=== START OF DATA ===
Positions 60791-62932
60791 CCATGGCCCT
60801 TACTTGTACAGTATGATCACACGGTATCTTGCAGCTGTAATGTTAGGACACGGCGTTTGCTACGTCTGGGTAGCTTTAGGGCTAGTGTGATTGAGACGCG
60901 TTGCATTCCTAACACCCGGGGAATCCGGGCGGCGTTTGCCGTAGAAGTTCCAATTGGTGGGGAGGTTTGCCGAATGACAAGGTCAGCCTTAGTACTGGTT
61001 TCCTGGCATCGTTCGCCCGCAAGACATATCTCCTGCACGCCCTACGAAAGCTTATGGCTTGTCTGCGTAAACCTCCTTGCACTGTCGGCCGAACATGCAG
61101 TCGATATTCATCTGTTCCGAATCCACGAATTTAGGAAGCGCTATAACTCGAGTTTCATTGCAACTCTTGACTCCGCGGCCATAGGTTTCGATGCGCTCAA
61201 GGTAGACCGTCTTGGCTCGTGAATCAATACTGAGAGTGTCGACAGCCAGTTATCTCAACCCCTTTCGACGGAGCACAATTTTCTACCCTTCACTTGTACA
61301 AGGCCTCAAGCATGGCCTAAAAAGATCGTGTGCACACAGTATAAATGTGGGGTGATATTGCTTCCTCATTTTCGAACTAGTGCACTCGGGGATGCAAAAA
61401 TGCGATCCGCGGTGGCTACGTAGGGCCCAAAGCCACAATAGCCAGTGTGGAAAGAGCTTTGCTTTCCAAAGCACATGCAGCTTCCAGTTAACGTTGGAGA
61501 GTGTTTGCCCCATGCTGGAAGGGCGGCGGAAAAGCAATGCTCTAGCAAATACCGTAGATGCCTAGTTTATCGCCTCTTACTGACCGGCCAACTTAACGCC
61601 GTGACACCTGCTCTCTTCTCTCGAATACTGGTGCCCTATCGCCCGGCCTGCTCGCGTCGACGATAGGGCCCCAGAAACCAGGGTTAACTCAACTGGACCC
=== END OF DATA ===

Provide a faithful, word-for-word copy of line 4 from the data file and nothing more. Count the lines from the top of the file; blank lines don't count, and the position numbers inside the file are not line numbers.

60901 TTGCATTCCTAACACCCGGGGAATCCGGGCGGCGTTTGCCGTAGAAGTTCCAATTGGTGGGGAGGTTTGCCGAATGACAAGGTCAGCCTTAGTACTGGTT